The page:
KO: But it feels like the protagonist Clay Blackburn positions himself a bit outside of the easy political definitions, whether it’s “liberal” or “left” or “democrat.” At one point in the book he refers to his fellow patrons in a coffeehouse condescendingly as “blue-staters.”

OH: Yeah. He’s definitely not liberal, either.

KO: Well, even after this novel leaves Berkeley, place is still very important to the work. You texture the different settings with local landmarks, like Tomales Bay’s Johnson’s Oyster House. Or, you point out things like the gradation or polarization of wealth in places like Santa Barbara, Anaheim, and Los Angeles.

OH: It’s definitely something I like to work with, without being too presumptuous or pretentious. And, PM Press is an anarchist press. I know what side I’m on. And class struggle is the real thing. You’ll see it everywhere. It’s what it all comes from and boomerangs around to.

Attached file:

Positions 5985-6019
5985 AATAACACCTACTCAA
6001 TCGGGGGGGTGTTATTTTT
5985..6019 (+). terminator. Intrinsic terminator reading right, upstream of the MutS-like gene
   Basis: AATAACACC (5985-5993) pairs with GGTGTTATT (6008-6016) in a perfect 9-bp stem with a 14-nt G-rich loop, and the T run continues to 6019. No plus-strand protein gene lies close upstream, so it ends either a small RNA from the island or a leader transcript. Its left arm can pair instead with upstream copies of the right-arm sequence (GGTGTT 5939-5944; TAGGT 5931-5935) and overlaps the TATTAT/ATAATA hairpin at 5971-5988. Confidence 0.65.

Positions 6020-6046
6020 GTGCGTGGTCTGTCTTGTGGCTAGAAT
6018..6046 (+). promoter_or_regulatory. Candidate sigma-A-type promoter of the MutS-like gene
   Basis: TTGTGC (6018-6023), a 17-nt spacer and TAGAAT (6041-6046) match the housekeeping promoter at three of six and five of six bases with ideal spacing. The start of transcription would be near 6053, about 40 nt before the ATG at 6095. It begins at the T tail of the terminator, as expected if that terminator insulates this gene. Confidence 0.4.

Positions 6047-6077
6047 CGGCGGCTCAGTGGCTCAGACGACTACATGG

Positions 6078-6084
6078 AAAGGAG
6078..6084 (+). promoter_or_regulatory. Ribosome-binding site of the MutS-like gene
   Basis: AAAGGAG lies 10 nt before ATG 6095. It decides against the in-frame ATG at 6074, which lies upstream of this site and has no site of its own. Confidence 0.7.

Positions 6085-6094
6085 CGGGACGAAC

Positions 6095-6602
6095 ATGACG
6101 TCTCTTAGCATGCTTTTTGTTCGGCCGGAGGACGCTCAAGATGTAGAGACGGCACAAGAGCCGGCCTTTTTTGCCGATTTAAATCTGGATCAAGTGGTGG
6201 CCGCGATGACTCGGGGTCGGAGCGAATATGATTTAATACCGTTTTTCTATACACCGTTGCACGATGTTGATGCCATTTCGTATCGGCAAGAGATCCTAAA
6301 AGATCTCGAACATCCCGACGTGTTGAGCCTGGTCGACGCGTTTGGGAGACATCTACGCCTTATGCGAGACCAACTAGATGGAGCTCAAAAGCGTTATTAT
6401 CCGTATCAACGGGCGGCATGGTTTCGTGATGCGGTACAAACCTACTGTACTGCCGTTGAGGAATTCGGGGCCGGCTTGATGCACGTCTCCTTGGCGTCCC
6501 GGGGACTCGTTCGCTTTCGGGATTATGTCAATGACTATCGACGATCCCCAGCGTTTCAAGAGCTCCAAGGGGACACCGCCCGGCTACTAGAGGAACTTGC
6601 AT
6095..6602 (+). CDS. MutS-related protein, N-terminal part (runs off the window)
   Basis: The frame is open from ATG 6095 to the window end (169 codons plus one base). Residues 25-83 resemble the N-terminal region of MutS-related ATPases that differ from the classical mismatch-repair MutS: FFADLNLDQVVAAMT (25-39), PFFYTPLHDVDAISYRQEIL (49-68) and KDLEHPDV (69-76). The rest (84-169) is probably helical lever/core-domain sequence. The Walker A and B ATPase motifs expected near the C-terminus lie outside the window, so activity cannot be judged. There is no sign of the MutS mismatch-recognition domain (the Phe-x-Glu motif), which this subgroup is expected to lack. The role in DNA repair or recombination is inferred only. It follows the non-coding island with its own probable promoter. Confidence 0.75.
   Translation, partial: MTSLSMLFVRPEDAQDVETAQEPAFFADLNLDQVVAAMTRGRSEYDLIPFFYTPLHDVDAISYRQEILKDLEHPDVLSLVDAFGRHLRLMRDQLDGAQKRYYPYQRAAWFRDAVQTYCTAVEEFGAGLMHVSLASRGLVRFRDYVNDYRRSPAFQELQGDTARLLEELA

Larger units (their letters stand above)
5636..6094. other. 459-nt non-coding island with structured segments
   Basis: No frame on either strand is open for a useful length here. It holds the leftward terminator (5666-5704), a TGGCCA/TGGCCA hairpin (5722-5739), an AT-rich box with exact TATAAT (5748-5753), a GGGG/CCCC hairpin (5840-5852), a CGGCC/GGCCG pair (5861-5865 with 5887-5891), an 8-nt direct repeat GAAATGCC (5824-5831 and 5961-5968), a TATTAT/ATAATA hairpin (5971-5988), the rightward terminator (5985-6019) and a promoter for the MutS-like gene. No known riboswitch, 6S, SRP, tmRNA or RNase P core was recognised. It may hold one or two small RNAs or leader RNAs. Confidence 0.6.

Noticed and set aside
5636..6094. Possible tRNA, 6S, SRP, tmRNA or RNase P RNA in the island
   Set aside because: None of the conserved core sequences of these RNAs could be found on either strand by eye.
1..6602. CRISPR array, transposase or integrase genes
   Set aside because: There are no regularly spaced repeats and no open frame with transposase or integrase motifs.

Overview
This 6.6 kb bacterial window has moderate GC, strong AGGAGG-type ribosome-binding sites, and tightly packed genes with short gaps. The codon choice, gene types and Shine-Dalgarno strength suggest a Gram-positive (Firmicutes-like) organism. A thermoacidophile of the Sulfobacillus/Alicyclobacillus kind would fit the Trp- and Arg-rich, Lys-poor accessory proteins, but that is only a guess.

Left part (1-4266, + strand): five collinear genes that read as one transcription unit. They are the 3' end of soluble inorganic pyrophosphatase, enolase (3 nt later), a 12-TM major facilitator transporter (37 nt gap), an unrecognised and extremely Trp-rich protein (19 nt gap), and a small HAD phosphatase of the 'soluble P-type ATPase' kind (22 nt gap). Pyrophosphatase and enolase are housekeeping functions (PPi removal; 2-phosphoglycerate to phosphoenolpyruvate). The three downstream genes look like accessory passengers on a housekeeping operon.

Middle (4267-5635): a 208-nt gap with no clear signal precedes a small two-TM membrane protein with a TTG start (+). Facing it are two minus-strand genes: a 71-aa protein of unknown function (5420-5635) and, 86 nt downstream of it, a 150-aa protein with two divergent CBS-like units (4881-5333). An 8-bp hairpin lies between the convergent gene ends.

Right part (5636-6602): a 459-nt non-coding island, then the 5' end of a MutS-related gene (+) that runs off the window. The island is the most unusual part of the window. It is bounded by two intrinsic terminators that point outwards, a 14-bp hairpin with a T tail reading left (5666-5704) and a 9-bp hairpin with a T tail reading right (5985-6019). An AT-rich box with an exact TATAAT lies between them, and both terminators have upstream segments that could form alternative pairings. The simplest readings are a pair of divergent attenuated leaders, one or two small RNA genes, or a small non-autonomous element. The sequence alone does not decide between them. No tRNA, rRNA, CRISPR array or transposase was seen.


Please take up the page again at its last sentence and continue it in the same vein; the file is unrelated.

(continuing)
KO: I think that two characters can’t be put together without class being important.

OH: Yeah, you know? We’re supposed to be this classless country and we’re as rigid as India when you think about it.

KO: This novel is also very sensual, as far as the decadence in the descriptions of food, and other things. Clay Blackburn is a connoisseur, and there is a lot of attention paid to the small pleasures, even amidst all the insanity and turmoil that unfolds around him throughout the novel. Through the brand names of the whiskey or tequila he drinks, or the names of the dishes he likes, we see him as a man who works with very little a lot of the time but knows how to live well when he can.

OH: That sort of goes along with the Bay Area sense of place. I guess it’s disappearing, because you can’t do as much with a little as you used to be able to. But, what’s wrong with a lefty liking a nice brand of Scotch, you know? And it is possible to live well in the Bay Area, and he does.

KO: And there is an ideology in just that. As things sort of unravel, and the novel progresses, it feels like these things are small moments of refuge, as if the small pleasures take on more meaning once the struggle begins. Whether it’s sex with Grace, a nice meal, or a good drink.